Politics and religion
Washington Post columnist Kathleen Parker’s fawning commentary on Aug. 24 about U.S. Sen. Tim Scott and his new memoir full of “miracles that shaped him” said almost nothing about his political issues. Being told about his devotion to Christianity and Jesus Christ impresses me no more than being told of another politician’s devotion to Allah or the Flying Spaghetti Monster. We are a secular democracy with separation of church and state, and what should matter is how our politicians think about and vote on issues.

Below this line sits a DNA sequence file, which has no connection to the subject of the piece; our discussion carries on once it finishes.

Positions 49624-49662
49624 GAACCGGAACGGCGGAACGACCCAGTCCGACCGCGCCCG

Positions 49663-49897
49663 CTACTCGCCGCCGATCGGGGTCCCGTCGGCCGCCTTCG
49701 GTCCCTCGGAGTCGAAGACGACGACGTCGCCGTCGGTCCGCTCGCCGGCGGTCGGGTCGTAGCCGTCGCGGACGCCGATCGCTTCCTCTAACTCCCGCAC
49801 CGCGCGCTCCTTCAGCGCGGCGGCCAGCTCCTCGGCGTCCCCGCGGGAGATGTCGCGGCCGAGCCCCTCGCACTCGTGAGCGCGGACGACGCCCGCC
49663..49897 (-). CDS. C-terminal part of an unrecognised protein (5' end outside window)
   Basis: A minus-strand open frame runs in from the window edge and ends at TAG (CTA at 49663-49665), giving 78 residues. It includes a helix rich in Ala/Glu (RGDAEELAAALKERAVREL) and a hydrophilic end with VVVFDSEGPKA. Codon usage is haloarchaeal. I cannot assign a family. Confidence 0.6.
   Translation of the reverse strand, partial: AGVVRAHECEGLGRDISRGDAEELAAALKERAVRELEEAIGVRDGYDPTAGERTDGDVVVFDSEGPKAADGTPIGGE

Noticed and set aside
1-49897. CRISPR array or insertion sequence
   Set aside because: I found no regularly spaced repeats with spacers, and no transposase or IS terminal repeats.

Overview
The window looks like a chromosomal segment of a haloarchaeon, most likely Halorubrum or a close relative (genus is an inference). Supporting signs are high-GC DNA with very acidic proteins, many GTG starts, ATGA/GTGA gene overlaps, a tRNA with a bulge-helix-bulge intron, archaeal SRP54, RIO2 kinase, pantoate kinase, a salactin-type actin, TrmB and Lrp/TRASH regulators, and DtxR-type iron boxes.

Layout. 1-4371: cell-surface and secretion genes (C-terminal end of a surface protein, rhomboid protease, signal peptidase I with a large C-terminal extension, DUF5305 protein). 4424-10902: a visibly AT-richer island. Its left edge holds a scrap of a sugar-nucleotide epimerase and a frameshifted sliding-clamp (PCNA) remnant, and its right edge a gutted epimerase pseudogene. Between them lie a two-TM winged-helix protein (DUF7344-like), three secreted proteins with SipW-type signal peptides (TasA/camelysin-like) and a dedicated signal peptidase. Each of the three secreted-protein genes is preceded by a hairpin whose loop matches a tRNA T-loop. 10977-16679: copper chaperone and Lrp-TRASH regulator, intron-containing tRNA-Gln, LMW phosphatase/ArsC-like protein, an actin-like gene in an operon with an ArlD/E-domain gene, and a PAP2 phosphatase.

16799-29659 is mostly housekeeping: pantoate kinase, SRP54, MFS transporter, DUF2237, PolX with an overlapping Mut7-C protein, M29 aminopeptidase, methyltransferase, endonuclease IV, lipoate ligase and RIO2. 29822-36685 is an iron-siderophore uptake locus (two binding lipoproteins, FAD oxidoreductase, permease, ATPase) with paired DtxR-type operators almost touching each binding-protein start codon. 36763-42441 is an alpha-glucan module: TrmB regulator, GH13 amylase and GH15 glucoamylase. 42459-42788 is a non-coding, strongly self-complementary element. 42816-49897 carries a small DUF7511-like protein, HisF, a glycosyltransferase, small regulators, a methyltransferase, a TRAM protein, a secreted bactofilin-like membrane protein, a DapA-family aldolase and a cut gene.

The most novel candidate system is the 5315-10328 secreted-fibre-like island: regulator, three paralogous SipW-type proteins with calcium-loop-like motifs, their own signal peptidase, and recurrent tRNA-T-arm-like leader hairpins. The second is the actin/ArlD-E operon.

Politicians should not try to impose their personal religious beliefs on the rest of us. But as a member of Charleston County Council in 1997, Scott insisted on posting the Ten Commandments on the wall of council chambers, despite being told that he would lose any legal challenge to the action. In response, Scott argued that the display was needed to remind citizens of moral absolutes.
Scott, normally a fiscal conservative, then added, “Whatever it costs in the pursuit of this goal is worth it.” The court, as expected, declared the display unconstitutional and handed taxpayers a substantial bill for legal costs.
Government must not favor one religion over another, or religion over nonreligion.
I support the free speech rights of individuals to prominently display their personal religious beliefs on private property, bumper stickers and T-shirts. But nobody may enlist the government to promulgate a particular religious view.